The accelerator pedal of my car got stuck the other day. After I rode the brakes so hard to decelerate and exit the freeway that I had to replace them a few days later, I figured out that the floor mat on my driver’s side of the car had wedged underneath the accelerator pedal. After exiting the freeway, I could gradually slow down through a residential neighborhood (going through two stop signs on the way) enough to put the car in neutral and then come to a complete stop.
Once I knew I was safe and that nothing bad had happened – deep gratitude for that – I got very curious about how I actually experienced those few moments. I knew that I had felt, completely, a real terror about what was happening and not really understanding what was happening, and I knew that I had been coping, figuring out, trying this and that, until the situation had been resolved. At the same time. I could sense two different functions of my brain operating at the same time. Terror at the danger of the situation; coping and resolving the situation. Simultaneously.
Of course I caught the metaphor right away for the speed of our modern life. Sometimes the accelerator pedal of demands, obligations, pressures of deadlines gets stuck, and we feel like we’re careening through a juggernaut of tasks, duties, responsibilities, braking as furiously as we can until we can come to a stop, hopefully with no damage along the way.
The metaphor reminded me of an exercise I teach frequently in workshops now: Anything is a Cue to Practice. At the first whiff of pressure or panic, to notice the contraction and by noticing, not zoning out or getting lost in fight-flight-freeze, keeping the functioning of the higher brain online. To be able to think through choices and act wisely, even trying several choices in a row until something seems to work. It’s the pre-frontal cortex – that CEO of resilience – that can keep several modes of brain functioning integrated simultaneously.
Here’s the longer, stretched out version of the exercise you can use to practice using the cue of anything to practice slowing things down and creating more resilience in your brain and in your behaviors.
Exercise: Anything is a Cue to Practice
- Remember or recognize a current situation in which you might be triggered to respond from an automatic conditioned pattern:
- it’s after midnight and your spouse hasn’t called or come home
- you receive a notice from the IRS in the mail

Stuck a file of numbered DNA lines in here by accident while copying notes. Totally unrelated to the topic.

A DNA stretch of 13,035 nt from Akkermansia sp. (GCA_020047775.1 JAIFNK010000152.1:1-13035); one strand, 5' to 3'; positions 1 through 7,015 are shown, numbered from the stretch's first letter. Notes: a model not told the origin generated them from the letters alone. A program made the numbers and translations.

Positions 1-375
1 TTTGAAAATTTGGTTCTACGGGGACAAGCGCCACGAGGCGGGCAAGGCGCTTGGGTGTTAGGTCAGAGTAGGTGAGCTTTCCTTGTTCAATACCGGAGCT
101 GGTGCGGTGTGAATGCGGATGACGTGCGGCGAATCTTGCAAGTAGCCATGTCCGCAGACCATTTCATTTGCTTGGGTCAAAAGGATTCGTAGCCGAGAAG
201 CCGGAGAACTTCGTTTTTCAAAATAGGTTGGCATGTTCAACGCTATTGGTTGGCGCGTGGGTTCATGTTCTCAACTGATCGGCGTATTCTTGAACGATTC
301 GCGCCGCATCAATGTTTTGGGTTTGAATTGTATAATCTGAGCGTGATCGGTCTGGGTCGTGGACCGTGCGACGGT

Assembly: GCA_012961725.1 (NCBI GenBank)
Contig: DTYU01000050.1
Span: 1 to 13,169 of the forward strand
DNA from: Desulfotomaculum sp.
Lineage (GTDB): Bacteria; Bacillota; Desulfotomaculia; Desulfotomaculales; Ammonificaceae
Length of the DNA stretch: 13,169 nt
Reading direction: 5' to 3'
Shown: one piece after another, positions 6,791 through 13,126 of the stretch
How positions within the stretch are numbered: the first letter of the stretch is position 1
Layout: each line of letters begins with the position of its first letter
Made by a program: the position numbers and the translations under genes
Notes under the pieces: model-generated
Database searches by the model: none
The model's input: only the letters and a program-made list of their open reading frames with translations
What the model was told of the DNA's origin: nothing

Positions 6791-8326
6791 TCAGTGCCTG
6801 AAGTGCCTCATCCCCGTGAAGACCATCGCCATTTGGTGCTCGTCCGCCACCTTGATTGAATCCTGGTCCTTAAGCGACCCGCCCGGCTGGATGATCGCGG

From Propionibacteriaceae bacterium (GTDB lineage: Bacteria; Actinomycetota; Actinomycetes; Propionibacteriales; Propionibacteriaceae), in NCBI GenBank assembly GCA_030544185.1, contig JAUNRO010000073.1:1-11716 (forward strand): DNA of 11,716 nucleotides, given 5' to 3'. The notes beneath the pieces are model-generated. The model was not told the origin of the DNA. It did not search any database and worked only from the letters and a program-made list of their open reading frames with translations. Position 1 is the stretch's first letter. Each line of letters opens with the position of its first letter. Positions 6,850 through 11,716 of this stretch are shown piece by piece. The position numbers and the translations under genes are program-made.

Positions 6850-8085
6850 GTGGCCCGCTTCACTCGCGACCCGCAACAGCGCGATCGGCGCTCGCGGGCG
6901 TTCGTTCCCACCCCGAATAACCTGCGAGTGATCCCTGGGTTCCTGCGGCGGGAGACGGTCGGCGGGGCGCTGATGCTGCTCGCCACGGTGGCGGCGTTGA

- you’re due for an annual physical checkup or visit to the dentist
- you just ran a red light;
- your boss dismissed as irrelevant a project you had worked hard on and felt was significant.
- Use your mindfulness practice to pause, become present, notice your inner reactions to the situation even now. Put words to your inner experience as best as you can: the agitation of “uh, oh!” The anger of “Not again!” The worry of “What the heck do I do now?”
- Bring some self-compassion to yourself: “Ouch! This is a hard moment. This is painful! It’s so hard being a human being.”
- Practice noticing, reflection, and discerning what you are feeling, thinking, and doing before you decide what to do next. Use the cue of contraction to practice slowing down and let yourself try many different options of response.
- See if you can shift your perspective to that of your Wiser Self, “what would my Wiser Self be able to do here?” Or think of the possible response of a trusted role model, “what might Sally or James do if they were in my shoes? What would Sally or James even say to me in this moment?” Consult with a friend/colleague/neighbor for their sense of what they might do in this moment.
- Notice if there’s a difference between what your Wiser Self or role model might say and your initial automatic survival response. Notice if that difference shifts your perceptions, interpretations, feelings, or thoughts about yourself. Notice which states allow your choices of response to be more open and flexible.
- Practice a new response. And let yourself learn in that moment that any moment can indeed be a cue to practice shifting gears and choosing a new response. Any contraction can be a cue to slow down and think things through. Over time, using the moments of our lives as cues to practice, we are rewiring our brains for more resilience.